Friday, September 9, 2016

Movie review - Morgan (R) - By Stephen Signor


Run Time1:32
 
I can see why this film received negative reviews. However, I totally disagree with them. If you are looking for a lot of sci-fi, thriller action you’ll be disappointed. Except for the opening scene and a few others this film was devoid of captivating scenes. But when you have the right cast and crew along with short concise dialog there is no need. What action that is used is sufficient. 
 
I find simple elements, like the protagonist wearing a hood over her head the entire film adds a sense of mystery, and cunning, making everything else unnecessary. 

Writer Seth W. Owen added just the right touch of deceit he used in Peepers (2010) while Producer Michael Schaeffer provides the necessary element of survival instincts he incorporated in The Martian (2015). 

The plot involves corporate risk management/loss prevention expert Lee Weathers (Kate Mara) who is sent to investigate a terrifying accident at a secluded top-secret laboratory that specializes in genetic engineering. While Weathers investigates she becomes aware of Morgan’s ability to exhibit infinite promise and incalculable danger. This and the fact that rapid progression has her walking and talking within one month and self-sufficient after just six, thicken the plot.  The role of this humanoid with unmatched intelligence is convincingly played by Anya Taylor-Joy (The Witch, 2015).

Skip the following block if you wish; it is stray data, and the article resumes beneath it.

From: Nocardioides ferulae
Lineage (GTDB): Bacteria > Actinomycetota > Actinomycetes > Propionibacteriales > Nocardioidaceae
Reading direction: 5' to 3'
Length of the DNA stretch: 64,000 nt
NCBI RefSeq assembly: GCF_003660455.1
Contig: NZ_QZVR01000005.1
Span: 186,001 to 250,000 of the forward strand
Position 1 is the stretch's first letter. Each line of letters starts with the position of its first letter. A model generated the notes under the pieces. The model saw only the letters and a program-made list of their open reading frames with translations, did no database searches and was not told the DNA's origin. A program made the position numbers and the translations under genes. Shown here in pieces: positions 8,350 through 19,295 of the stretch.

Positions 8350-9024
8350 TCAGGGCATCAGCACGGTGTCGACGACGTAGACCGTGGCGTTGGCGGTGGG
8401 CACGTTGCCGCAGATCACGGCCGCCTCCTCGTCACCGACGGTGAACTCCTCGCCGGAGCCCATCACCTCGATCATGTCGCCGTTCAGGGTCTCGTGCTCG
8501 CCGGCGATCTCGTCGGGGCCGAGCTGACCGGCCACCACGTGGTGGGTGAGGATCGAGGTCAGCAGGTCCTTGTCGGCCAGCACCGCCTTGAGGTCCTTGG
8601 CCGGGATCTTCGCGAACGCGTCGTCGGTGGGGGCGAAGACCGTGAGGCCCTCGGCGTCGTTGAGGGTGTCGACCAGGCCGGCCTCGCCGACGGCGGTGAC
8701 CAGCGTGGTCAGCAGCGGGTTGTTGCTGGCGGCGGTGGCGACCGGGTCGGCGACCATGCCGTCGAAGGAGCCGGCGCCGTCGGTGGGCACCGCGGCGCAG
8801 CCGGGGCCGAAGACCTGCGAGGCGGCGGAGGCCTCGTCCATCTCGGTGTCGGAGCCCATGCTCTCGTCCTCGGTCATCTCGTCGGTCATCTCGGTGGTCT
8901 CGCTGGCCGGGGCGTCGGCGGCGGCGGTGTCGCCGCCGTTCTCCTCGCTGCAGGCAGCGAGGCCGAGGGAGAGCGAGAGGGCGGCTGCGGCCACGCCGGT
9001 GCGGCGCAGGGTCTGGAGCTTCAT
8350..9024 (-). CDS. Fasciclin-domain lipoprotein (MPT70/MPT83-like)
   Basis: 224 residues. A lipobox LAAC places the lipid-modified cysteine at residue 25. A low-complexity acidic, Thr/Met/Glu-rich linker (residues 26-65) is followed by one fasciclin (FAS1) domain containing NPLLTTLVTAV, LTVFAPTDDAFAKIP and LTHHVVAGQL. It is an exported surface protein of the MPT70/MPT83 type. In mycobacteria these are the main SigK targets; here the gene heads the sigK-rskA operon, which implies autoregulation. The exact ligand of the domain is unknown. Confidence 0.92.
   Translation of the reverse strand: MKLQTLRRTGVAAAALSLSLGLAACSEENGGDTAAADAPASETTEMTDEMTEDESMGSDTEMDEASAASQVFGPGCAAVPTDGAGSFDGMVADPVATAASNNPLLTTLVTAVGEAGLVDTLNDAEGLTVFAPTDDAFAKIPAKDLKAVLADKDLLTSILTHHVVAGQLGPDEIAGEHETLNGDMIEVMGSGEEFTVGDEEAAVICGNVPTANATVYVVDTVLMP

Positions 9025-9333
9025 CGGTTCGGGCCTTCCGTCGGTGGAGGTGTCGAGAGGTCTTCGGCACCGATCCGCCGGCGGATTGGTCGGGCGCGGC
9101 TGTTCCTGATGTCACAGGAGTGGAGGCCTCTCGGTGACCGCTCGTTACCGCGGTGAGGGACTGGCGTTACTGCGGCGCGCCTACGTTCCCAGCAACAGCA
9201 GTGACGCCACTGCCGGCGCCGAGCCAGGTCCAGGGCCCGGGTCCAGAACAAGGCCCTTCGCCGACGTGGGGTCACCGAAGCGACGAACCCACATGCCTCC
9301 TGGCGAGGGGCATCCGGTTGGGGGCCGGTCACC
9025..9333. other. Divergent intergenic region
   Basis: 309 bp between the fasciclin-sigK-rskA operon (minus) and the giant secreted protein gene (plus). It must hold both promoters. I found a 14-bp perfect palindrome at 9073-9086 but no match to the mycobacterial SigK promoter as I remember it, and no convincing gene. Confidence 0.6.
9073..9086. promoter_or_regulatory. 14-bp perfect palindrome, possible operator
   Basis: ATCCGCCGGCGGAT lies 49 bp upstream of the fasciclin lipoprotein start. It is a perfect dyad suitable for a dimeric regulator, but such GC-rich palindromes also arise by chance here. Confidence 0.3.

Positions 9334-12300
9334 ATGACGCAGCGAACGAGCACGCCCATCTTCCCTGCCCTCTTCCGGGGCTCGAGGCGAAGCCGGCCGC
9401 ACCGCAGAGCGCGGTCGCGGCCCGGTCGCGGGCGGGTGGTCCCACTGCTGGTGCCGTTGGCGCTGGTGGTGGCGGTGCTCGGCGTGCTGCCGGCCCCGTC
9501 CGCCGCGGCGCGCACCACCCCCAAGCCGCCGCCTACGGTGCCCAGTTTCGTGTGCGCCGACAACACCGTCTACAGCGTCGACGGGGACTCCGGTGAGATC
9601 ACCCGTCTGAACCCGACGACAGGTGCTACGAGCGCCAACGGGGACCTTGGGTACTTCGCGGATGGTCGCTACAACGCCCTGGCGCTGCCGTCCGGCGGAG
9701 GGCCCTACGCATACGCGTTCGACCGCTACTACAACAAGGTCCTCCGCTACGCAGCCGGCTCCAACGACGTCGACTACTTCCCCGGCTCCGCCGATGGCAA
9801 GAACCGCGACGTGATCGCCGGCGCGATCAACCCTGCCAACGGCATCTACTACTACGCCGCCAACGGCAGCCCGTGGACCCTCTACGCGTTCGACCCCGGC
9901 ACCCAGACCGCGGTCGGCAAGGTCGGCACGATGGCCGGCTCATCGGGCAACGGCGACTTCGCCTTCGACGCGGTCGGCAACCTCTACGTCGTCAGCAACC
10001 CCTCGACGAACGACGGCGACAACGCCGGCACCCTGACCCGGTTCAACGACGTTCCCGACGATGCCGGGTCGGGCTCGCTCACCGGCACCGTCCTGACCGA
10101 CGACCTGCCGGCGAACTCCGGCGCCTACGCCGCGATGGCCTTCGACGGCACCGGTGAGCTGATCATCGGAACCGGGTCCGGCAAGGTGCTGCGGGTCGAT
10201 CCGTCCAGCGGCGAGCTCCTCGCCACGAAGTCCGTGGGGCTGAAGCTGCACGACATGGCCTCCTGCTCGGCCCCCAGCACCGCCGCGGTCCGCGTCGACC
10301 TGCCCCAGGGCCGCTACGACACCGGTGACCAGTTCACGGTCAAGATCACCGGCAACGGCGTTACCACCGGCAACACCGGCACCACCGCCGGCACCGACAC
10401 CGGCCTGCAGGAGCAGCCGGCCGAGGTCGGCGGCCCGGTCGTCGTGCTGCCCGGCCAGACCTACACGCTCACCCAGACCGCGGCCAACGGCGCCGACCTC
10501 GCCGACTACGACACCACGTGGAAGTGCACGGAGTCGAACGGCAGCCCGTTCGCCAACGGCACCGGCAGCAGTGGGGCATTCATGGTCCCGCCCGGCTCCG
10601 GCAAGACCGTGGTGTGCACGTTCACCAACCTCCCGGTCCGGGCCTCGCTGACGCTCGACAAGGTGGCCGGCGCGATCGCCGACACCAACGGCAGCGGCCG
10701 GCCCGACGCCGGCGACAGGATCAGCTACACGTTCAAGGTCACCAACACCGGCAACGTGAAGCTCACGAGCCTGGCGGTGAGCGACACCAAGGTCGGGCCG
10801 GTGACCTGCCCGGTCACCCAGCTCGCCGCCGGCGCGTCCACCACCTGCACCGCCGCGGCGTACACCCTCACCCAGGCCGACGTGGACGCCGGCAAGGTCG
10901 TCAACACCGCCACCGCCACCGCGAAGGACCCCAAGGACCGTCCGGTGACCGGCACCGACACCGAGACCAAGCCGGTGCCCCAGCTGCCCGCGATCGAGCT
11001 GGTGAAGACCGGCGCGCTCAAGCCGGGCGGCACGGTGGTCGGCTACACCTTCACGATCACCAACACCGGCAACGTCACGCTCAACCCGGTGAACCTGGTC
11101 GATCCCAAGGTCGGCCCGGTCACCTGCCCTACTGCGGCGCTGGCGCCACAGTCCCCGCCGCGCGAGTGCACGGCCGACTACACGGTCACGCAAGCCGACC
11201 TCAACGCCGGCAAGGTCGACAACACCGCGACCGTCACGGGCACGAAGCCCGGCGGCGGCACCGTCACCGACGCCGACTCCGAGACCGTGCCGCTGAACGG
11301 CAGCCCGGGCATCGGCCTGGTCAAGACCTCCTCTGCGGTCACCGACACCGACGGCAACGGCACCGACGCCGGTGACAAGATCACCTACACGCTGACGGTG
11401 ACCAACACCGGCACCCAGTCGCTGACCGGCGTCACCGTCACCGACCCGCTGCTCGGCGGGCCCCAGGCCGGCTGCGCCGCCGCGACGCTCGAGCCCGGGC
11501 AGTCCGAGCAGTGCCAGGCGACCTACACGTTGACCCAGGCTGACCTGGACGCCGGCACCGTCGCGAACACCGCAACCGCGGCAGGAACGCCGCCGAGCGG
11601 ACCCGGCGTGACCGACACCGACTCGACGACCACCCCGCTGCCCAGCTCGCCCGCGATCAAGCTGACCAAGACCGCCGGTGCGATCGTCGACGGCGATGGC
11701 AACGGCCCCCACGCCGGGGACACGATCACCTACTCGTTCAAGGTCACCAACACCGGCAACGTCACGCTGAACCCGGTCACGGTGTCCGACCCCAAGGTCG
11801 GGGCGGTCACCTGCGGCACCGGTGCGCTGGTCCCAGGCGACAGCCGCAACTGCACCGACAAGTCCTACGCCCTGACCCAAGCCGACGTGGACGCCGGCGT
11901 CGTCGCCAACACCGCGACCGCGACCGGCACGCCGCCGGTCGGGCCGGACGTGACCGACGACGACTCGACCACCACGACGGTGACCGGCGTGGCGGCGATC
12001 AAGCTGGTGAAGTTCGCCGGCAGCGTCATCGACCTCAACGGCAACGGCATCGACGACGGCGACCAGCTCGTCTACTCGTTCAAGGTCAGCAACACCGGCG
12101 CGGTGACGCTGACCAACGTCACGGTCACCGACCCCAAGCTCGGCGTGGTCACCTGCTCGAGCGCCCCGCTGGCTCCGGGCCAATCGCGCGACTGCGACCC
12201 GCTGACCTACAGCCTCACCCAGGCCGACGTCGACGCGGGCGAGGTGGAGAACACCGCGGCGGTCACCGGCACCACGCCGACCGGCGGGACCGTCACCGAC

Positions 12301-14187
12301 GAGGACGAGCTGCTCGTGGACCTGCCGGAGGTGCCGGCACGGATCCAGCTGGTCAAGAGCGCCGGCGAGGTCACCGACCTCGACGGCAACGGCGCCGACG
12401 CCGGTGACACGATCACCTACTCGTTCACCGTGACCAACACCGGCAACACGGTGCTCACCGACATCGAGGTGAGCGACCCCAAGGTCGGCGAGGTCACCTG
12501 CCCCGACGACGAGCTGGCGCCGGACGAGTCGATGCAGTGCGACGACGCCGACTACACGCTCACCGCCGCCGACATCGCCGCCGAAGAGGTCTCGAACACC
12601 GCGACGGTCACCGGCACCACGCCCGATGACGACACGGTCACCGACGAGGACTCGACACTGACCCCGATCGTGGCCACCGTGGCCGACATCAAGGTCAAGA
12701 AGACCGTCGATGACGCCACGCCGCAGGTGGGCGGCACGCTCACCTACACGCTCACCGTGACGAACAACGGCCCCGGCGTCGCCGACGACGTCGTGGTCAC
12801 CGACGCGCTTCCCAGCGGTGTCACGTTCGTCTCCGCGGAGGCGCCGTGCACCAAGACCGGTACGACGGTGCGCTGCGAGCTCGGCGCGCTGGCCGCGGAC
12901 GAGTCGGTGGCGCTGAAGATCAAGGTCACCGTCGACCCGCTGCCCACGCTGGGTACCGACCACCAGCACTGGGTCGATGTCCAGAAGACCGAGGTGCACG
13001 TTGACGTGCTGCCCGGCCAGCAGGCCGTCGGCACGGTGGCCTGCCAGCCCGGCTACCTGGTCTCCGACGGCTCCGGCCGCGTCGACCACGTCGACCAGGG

When a group of scientist, led by psychologist and chief scientist Dr. Simon Ziegler (Toby Jones), becomes embroiled in a decision to terminate their experiment (Morgan), this seemingly innocent “human” with super human qualities user her abilities to outwit and neutralize the threat. With a soft spoken demeanor and athletic prowess the outcome appears obvious. However her allies are not, and this is what I believe separates Morgan from other films in the same genre.

Whether or not this debut will become a blockbuster is doubtful, but don’t be discouraged by that. Morgan is a fresh off the shelf sci-fi thriller that uses an equal combination of the unknown and the obvious. Morgan was 92 minutes that seemed like 60 and I like that. Introduce the characters, establish the plot and deliver captivating twists and call it good. Ridley Scott’s name has always been synonymous with sci-fi films. Well, the gene pool must be deep. His son Luke Scott has managed to mirror his father’s talent in what is his directorial debut.